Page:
- Amazon: you can probably put the final nail in the coffin of Office Depot and Staples. Could these companies still exist if they lost 80% of their printer cartridge sales? What else do people buy there?
- Customers: Owning and operating a printer would suck just a little less. Although ink is still way overpriced, and printers are almost as big of a racket as cable TV and mobile phone plans, at least getting ripped off would be considerably more convenient.
Of course, Amazon isn’t the only option here. Staples and Office Depot could try to negotiate such agreements, as well, or the printer manufacturers could try to sell directly to consumers and cut retailers out entirely. However, because of Amazon’s brand recognition, generally good reputation with consumers, and extremely robust retail infrastructure, I think they are best positioned to pull something like this off.
PS: If you love printers as much as I do, you might enjoy The Oatmeal’s Why I Believe Printers Were Sent From Hell.
Here’s some free advice for Apple and other technology companies: start moving some of your manufacturing to the US. Buy up some plants and factories in places like Detroit, and start using them to manufacture things like iPhones, iPads, touch screens, memory chips, CPUs, and laptops.
I know it would be expensive, and I know they would lose money — at least initially. But here are the advantages:
- First and foremost, Americans need jobs. Although we are technically largely out of the latest recession, the economic reality is that there are still way too many unemployed Americans (and things are likely to get worse with so much uncertainty in the Middle East and Japan). On the one hand, devices like the Kinect are setting world records for sales and there are huge lines for the iPad 2, but on the other hand, the unemployment rate is still far higher than it should be. Why not put Americans to work building the same devices we stand in line for?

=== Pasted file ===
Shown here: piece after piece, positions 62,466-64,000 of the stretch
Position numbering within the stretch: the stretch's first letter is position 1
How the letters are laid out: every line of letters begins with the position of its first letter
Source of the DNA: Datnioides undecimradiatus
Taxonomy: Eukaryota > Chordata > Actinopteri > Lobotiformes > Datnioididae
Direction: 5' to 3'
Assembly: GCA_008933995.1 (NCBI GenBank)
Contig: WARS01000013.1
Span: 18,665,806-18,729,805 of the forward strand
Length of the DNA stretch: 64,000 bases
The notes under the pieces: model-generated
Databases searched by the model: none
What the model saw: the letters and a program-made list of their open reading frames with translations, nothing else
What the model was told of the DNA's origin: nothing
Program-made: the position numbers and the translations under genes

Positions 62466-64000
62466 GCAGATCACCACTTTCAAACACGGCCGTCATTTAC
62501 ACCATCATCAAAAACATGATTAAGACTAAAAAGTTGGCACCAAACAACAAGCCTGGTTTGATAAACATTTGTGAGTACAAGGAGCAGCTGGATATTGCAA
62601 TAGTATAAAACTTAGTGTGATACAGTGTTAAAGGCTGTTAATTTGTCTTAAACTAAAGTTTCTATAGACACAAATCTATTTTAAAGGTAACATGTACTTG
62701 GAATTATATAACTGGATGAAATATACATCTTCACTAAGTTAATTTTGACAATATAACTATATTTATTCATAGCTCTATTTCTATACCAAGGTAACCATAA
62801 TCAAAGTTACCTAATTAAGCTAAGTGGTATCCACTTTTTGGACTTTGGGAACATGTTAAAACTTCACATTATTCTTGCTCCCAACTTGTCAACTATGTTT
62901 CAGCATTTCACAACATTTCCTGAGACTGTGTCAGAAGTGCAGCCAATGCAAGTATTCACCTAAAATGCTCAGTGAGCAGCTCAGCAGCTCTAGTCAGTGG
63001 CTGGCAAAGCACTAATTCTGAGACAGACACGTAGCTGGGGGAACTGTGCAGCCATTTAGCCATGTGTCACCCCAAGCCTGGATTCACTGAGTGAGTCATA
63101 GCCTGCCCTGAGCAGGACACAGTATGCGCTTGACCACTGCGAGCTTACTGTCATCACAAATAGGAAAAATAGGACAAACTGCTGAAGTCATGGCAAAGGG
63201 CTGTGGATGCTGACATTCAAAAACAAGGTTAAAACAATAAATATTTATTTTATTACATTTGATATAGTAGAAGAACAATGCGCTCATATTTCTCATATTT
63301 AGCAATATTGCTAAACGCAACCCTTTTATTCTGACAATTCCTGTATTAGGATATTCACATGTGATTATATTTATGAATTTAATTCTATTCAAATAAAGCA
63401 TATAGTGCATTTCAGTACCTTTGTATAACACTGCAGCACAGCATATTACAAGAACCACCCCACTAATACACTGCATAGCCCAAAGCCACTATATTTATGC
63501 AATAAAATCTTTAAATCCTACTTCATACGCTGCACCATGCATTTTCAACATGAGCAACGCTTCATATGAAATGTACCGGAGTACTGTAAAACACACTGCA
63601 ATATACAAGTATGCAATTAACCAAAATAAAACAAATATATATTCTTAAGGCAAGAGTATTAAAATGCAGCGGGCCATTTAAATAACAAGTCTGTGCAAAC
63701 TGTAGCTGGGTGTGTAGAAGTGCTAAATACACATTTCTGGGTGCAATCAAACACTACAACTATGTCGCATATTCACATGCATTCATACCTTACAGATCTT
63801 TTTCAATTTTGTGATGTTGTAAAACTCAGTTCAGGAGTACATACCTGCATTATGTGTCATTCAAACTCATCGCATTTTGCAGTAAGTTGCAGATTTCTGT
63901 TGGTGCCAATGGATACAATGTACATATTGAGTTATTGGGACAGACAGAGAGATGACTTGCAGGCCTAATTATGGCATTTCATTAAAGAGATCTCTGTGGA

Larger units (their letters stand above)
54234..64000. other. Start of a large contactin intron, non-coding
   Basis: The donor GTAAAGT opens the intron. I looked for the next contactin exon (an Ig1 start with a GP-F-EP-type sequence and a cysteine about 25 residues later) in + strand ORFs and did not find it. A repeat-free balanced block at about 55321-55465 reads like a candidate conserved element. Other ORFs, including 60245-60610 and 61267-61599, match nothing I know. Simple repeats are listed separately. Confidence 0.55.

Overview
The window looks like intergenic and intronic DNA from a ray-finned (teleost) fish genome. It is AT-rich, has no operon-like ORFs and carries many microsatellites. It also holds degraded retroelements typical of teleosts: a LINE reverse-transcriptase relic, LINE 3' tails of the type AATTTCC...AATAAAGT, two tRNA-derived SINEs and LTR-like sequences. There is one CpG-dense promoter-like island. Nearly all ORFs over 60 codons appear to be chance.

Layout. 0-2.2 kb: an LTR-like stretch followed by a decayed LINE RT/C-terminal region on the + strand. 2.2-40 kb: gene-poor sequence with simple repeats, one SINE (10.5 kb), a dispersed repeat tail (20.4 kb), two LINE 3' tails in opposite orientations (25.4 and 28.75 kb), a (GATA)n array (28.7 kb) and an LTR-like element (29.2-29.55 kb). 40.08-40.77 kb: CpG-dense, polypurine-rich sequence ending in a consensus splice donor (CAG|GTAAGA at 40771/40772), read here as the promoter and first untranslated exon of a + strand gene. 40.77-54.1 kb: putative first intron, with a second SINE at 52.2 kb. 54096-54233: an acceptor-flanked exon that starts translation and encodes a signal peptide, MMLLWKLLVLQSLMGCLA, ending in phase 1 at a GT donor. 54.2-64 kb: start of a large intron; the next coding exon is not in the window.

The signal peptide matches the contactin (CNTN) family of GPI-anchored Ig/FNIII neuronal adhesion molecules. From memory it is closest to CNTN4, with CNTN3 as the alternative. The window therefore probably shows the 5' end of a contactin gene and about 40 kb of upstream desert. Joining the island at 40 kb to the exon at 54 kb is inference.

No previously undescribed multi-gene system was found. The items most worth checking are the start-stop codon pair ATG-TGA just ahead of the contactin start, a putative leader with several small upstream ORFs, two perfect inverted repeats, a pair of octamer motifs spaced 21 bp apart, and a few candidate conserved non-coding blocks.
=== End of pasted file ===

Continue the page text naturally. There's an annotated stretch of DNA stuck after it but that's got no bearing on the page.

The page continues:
- Manufacturing needs to return to the US at some point — why not now? I’m convinced that the day will come when the US will be forced to start doing more manufacturing on its own soil. Yes, the economy has become truly global, but that doesn’t mean competition between countries goes away. I believe there are advantages to a nation being able to manufacture the products its citizens rely on.
- Imagine the goodwill. We all know that Apple makes great devices, but imagine the goodwill and press that Apple could get from selling great devices that are not only responsibly manufactured and responsibly recycled, but were also partially or entirely manufactured in the US. In addition to just "Designed by Apple in California," Apple could also boast "Made in America."
- Apple could exert even more control over their products. Apple already controls a great deal of the life cycle of their products from the design all the way through the retail experience, but they don’t control the manufacturing process very well. Products are frequently leaked, and I know for a fact that components are sold on the black market (I’ve bought them in order to do at-home iPhone repairs). I suspect there is also a fair amount of IP that gets leaked when products and product designs are so far out of Apple’s control. By moving manufacturing to their own factories in the US, Apple could do a much better job of containing and controlling information, intellectual property, and even the hardware itself.
I’m not naive enough to think that this is a serious possibility since the return is probably too uncertain and too far off for a public company to take seriously. However, if Apple and other technology companies really want to change the world, there are more profound ways of doing it than just slick devices and marketing hype.